The highest language qualification – proves that you have the level of English needed to study or work in a very senior professional or academic environment, for example on a postgraduate or PhD programme
Pass score: 200 points (roughly 60%)
Candidates receive a score for each tested skill: reading, writing, speaking, listening and use of English, as well as an overall score that is an average of all 5. There is also information as to which level on the CEFR the score corresponds to. Notice that reading and use of English are marked separately even though they are tested as one component.
The candidates who score below 200 points (between 180 and 199) receive a certificate stating that their level is C1.
The format is set – the question types don’t change. It means that the kinds of exercises you see in the past papers or practice test are the same (type) that you will see in the exam.
Total test time: about 4 hours
Never expires – valid for life
1. Reading and Use of English
7 tasks, some testing your ability to understand a written text, others a mix of reading and language test, and one part that tests how well you can paraphrase, using a given structure.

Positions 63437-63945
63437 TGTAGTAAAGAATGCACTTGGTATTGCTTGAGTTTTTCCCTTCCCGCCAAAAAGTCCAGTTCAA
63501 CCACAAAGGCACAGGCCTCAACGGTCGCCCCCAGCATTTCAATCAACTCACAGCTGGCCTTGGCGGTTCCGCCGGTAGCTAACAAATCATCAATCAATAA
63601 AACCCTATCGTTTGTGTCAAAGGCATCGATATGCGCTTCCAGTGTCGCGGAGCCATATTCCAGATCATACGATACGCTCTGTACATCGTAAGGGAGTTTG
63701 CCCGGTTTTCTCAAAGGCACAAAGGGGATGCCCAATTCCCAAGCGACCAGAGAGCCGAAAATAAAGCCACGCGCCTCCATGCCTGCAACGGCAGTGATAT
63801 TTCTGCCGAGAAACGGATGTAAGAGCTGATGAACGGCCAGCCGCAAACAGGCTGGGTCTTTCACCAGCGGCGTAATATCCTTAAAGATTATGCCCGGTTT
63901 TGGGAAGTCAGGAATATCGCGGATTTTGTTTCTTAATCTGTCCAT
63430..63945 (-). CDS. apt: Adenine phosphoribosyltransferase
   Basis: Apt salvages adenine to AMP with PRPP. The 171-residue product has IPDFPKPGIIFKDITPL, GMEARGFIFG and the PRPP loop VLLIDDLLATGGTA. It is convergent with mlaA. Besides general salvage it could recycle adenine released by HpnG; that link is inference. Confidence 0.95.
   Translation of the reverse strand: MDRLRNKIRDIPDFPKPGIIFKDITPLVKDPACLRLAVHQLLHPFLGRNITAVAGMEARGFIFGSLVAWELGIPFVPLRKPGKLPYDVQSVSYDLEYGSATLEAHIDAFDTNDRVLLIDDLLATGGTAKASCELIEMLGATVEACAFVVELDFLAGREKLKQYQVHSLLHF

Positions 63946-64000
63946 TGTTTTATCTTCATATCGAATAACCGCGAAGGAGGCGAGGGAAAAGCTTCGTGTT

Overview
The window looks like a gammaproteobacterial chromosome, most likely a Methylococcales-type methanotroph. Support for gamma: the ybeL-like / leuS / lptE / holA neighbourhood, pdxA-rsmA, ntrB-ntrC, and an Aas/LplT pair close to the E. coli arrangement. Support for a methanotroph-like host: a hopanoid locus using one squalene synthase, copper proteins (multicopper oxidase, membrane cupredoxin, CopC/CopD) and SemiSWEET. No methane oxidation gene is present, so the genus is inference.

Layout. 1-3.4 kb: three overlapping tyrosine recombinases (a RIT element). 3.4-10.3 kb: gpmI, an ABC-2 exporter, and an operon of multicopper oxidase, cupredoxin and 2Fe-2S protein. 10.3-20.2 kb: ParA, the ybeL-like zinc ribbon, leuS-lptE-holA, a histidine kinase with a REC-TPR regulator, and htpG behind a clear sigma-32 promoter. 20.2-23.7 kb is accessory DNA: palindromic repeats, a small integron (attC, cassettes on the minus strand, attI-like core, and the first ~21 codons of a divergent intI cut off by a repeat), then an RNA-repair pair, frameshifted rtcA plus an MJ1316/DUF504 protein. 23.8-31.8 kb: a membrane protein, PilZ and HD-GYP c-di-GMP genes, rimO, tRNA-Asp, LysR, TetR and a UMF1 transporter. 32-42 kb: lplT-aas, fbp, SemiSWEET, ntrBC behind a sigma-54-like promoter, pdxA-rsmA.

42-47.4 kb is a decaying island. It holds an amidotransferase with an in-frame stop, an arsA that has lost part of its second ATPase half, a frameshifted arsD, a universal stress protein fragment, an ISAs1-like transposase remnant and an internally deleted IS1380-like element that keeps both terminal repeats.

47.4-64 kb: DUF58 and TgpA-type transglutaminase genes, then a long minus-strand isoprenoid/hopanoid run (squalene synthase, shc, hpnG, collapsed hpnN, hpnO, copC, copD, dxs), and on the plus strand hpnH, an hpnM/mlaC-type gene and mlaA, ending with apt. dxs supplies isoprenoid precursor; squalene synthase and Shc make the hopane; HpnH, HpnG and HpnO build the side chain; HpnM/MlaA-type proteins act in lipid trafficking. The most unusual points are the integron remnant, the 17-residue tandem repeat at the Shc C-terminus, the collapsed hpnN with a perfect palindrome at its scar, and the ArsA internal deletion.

At this level, the Use of English is much more vocabulary-oriented than grammar. A lot of what is tested is vocabulary – collocations, fixed expressions, synonyms, antonyms, and idioms.
4 parts – a total of 2 longer tracks and 8 short ones. You hear each recording twice, even if you got your answers after the first listening. Admittedly, it is also a test of concentrating for a longer period of time on sometimes tedious tasks. Some of the recordings can be a on a fast side, there can also be a few different accents present, but not the ones that cause difficulties.
You write 2 texts, one is compulsory – an essay based on 2 short text provided; and the other you choose out of 6 given options – question 5 has options a) and b). Each text is marked separately, and your score is a total for both.
This exam is taken in pairs, sometimes in a group of three. There are 4 tasks, some of them you do individually, others with the partner. The test starts with a couple of questions about you and your life that will help you warm up, then you have a task to discuss a couple of questions related to the visual material with the partner, after that you (and then your partner) talk on your own about a topic given by the examiner, and at the end you discuss a question (or a few) related to the topic of your monologues.
The exam can be either paper-based, or computer based. As not every centre provides both options, ask which ones they have available.
Who marks it?
Most of the test is scanned and marked by computers – that is why it is so important to fill in the answer sheet correctly. This is also the reason for the requirement to complete most of the answers in pencil.
However, both writing tasks and part 4 of Reading and Use of English are marked by humans.
The speaking component is marked by the one of the examiners you meet – the one who does NOT speak to you or ask you any questions.
You can see a sample test here: